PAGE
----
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King Salman invites Gulf leaders for Riyadh summit

Saudi Arabia’s King Salman has formally invited leaders of the Gulf Cooperation Council (GCC) for the 41st group summit being held in Riyadh on January 5 next year.

The invitation was sent through GCC Secretary-General Dr. Nayef Falah Al-Hajraf, a statement from the group said. Among the first to receive the invite was UAE President Sheikh Khalifa bin Zayed Al-Nahyan, with the invitation received by the Dubai ruler and Vice-President Sheikh Mohammed bin Rashid Al-Maktoum.

“The commitment by Gulf leaders to hold the summit on an annual basis, and especially in these exceptional times, is a testament to the strength of the GCC, to their belief in their duty to the people of the Gulf, and their devotion to increasing cooperation and integration among member countries,” Dr. Al-Hajraf said in the statement.

“Today, as the GCC enters its fifth decade with a global pandemic in the backdrop, the institution’s mission to facilitate trade and economic integration among member states is more relevant than at any time in its history.

“The GCC remains focused on meeting the ambitions of the Gulf people, increasing integration, interconnectedness, and trade among member states and the international community. I am grateful to their Majesties and Highnesses, the leaders of the GCC states, for their tireless efforts to further strengthen Gulf cooperation.”

Qatar deal to be announced?

On the geopolitical side, the Gulf countries are reported to be getting ready to finalise an agreement that would put an end to the illegal blockade on Qatar, Kuwaiti media reported earlier this month.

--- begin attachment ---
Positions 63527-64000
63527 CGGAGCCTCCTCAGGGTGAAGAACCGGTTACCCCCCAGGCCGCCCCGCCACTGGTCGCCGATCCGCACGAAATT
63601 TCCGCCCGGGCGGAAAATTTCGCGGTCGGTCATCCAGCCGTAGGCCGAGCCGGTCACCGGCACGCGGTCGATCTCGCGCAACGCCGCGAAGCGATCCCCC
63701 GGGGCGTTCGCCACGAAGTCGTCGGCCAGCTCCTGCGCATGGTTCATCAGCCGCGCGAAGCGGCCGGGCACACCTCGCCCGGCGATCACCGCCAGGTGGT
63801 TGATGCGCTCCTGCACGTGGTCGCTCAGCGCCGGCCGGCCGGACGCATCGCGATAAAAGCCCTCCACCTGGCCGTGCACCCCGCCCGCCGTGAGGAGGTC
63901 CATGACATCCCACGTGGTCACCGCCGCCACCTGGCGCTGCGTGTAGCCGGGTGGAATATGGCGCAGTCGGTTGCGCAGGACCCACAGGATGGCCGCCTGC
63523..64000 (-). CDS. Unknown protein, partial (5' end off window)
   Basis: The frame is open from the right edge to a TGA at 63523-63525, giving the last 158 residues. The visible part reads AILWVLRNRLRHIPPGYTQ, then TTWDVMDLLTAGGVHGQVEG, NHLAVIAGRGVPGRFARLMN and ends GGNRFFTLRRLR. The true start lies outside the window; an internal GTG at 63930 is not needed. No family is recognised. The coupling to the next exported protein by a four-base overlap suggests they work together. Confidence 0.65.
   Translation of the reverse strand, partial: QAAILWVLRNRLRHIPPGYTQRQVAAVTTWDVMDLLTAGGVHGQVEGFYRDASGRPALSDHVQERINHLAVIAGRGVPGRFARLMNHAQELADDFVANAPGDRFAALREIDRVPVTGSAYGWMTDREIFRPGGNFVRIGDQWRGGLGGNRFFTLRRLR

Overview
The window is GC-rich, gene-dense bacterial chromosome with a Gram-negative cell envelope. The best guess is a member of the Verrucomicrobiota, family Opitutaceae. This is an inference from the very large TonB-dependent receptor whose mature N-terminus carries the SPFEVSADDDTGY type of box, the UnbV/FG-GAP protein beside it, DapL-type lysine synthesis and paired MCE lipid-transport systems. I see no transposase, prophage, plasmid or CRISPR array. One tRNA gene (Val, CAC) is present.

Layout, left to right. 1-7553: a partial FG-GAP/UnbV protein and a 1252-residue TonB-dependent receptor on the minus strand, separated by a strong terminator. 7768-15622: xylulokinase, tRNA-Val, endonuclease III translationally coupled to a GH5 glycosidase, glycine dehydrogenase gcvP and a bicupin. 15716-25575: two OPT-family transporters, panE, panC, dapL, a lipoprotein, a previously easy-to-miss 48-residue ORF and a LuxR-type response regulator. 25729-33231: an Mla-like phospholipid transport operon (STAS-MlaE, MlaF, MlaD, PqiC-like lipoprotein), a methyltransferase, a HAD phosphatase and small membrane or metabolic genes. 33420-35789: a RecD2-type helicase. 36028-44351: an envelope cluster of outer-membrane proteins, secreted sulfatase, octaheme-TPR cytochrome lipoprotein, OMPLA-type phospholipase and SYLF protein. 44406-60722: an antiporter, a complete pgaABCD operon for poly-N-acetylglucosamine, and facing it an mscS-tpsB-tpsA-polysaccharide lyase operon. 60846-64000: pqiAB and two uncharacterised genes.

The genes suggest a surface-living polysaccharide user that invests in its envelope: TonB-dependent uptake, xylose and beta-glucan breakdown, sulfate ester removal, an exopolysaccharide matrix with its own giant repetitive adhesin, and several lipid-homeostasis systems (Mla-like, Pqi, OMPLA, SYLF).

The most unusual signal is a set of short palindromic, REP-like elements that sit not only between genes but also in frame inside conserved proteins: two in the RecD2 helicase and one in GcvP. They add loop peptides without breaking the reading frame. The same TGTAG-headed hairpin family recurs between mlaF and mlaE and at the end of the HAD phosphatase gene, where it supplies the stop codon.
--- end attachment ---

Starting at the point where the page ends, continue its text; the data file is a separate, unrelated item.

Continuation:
According to a senior official, negotiations are ongoing with the aim of reaching a final settlement at the 41st GCC Summit, when all countries are expected to meet.

Another source also told Reuters that the anticipated deal “could result in a set of principles for negotiations or a more concrete move involving reopening airspace to Qatar as a show of good faith”.

“The Saudis are keen to demonstrate to Biden that they are peacemakers and open to dialogue,” a foreign diplomat in the GCC region told Reuters.

December has also witnessed a series of announcements of a potential breakthrough in the crisis, which was triggered in 2017 when Saudi Arabia, the UAE, Bahrain, and Egypt imposed an illegal air, land and sea blockade on Qatar and falsely accused it of supporting terrorism. 

Qatar has vehemently and consistently denied the charges.

On December 8, and after a long silence despite Saudi and Kuwaiti talks, Egypt and the UAE officials welcomed the new efforts to end the dispute.

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